The United Kingdom has become the first country in the world to license three-parent baby fertility treatment.
IVF Treatment For Babies Born To Three Parents
The Human Fertilization and Embryology Authority, UK's fertility regulator, greenlighted the treatment called mitochondrial transfer that doctors say could help prevent the occurrence of incurable hereditary diseases.
The process is also known as three-parent IVF because it involves producing babies from genetically modified embryos with DNA coming from a father, a mother, and a female donor.
The technique involves intervening in the fertilization process to remove the mitochondria, the powerhouse of the cells. Faulty mitochondria can cause a range of unwanted conditions.
Mitochondrial disease is an inherited chronic illness that can already be present at birth or may develop later in life. The condition is progressive and currently has no cure. It can lead to poor vision, seizures, developmental delays, muscle wasting, and diabetes. About 125 babies in Britain are born with the mutations each year.
"Mitochondrial donation offers a real opportunity to cure a class of potentially devastating inherited conditions and will bring hope to hundreds of affected families in the UK," said Dagan Wells from Oxford University, who was among the experts who welcomed the decision hailed for its potential impact on people who live with mitochondrial disease.
Britain To Welcome Three-Parent Babies In 2017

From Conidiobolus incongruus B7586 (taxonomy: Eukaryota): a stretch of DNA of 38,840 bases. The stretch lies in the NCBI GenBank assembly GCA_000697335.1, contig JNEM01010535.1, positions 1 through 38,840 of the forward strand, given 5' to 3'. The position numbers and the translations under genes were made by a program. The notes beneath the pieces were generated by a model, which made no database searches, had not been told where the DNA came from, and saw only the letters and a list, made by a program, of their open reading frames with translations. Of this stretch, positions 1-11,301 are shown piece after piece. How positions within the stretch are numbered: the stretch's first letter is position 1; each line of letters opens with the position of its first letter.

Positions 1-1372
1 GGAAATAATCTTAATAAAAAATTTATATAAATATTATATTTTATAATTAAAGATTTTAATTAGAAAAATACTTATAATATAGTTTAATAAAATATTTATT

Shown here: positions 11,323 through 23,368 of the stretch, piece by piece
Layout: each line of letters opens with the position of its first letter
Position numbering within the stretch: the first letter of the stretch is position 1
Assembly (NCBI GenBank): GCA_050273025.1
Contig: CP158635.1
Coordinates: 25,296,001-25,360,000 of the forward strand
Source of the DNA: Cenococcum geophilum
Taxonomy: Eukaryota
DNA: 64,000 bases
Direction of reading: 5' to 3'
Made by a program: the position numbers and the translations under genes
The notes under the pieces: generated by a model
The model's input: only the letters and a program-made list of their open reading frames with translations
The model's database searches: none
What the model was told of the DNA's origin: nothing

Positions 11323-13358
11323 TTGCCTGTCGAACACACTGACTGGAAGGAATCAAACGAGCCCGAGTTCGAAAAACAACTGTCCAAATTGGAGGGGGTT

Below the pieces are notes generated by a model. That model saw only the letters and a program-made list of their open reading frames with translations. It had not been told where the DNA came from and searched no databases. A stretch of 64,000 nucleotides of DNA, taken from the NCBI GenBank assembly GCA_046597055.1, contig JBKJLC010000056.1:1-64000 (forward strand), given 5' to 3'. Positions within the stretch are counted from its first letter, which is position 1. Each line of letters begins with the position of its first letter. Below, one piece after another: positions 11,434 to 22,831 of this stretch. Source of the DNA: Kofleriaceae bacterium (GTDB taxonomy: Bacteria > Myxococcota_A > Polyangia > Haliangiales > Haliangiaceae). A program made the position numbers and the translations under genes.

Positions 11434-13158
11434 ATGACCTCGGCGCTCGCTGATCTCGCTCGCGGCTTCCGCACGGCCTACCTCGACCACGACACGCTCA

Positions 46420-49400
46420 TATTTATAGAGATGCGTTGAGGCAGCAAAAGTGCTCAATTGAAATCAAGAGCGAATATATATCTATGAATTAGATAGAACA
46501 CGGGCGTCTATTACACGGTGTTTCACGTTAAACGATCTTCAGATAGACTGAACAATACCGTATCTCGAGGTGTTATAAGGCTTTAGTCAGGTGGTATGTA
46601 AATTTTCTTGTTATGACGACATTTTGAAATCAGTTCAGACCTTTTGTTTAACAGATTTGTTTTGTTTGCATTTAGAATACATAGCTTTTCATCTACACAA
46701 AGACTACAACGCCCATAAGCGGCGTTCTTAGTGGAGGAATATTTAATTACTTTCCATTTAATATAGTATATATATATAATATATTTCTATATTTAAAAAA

HFEA's decision, which was announced on Thursday, Dec. 15, means that the first sets of three-parent babies in Britain could be born as early as next year.
Doug Turnbull, the director of the Wellcome Center for Mitochondrial Research at Newcastle University, said that they would be aiming to treat up to 25 patients annually using the mitochondrial donation technique.
Researchers from around the world have already conducted tests and trials through preclinical experiments but the technique has not yet been used to treat anyone in Britain.
"It is infinitely preferable that the early clinical trials should be done in a tightly regulated system in the UK, with long term follow-up of any children born, rather than in countries where there is no regulation or oversight," said Frances Flinter, clinical genetics professor at Guy's and St Thomas' NHS Foundation Trust.
The first known mitochondrial baby was born this year from a Jordanian couple who conceived using the new treatment with the help of U.S. doctors who worked at a clinic in Mexico.